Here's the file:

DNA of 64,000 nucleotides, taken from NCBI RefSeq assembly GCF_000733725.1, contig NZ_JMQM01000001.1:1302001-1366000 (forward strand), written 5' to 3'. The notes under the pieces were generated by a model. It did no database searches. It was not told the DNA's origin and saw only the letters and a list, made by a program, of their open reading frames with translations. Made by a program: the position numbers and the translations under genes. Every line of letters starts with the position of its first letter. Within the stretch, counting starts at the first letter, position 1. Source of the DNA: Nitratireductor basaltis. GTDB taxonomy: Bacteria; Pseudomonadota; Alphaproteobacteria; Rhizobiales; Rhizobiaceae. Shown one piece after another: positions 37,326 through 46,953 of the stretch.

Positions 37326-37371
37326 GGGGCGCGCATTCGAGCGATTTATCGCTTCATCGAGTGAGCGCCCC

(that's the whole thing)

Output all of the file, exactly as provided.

DNA of 64,000 nucleotides, taken from NCBI RefSeq assembly GCF_000733725.1, contig NZ_JMQM01000001.1:1302001-1366000 (forward strand), written 5' to 3'. The notes under the pieces were generated by a model. It did no database searches. It was not told the DNA's origin and saw only the letters and a list, made by a program, of their open reading frames with translations. Made by a program: the position numbers and the translations under genes. Every line of letters starts with the position of its first letter. Within the stretch, counting starts at the first letter, position 1. Source of the DNA: Nitratireductor basaltis. GTDB taxonomy: Bacteria; Pseudomonadota; Alphaproteobacteria; Rhizobiales; Rhizobiaceae. Shown one piece after another: positions 37,326 through 46,953 of the stretch.

Positions 37326-37371
37326 GGGGCGCGCATTCGAGCGATTTATCGCTTCATCGAGTGAGCGCCCC